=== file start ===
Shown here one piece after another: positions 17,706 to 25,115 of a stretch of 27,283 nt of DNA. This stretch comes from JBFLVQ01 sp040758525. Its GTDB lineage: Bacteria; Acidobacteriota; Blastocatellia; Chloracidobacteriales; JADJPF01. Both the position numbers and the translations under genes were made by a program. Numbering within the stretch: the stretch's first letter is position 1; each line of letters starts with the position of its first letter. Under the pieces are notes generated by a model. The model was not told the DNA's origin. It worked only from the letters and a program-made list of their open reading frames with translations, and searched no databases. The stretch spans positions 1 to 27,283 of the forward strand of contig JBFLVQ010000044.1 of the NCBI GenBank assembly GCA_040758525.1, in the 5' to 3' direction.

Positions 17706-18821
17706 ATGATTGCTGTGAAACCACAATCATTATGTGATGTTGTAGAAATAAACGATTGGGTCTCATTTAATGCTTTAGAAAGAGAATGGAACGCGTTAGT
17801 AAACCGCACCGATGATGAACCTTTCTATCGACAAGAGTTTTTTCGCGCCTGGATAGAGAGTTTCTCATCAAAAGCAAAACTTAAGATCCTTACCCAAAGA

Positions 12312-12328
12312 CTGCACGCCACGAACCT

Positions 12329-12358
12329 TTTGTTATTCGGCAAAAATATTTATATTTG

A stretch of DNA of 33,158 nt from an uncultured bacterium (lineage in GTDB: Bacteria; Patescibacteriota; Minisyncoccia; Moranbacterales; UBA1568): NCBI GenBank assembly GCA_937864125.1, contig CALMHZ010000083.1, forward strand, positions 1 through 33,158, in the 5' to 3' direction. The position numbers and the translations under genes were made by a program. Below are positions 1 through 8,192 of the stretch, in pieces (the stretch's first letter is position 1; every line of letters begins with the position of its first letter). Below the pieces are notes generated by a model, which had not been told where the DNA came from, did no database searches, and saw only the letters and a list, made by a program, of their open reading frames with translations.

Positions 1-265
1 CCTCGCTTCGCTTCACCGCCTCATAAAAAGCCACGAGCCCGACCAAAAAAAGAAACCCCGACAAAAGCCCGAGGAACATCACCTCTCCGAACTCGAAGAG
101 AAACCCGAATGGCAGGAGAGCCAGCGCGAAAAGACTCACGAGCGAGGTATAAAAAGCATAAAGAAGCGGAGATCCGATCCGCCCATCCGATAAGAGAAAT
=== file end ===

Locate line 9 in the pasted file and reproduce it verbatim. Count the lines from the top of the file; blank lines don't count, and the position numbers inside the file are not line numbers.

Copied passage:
A stretch of DNA of 33,158 nt from an uncultured bacterium (lineage in GTDB: Bacteria; Patescibacteriota; Minisyncoccia; Moranbacterales; UBA1568): NCBI GenBank assembly GCA_937864125.1, contig CALMHZ010000083.1, forward strand, positions 1 through 33,158, in the 5' to 3' direction. The position numbers and the translations under genes were made by a program. Below are positions 1 through 8,192 of the stretch, in pieces (the stretch's first letter is position 1; every line of letters begins with the position of its first letter). Below the pieces are notes generated by a model, which had not been told where the DNA came from, did no database searches, and saw only the letters and a list, made by a program, of their open reading frames with translations.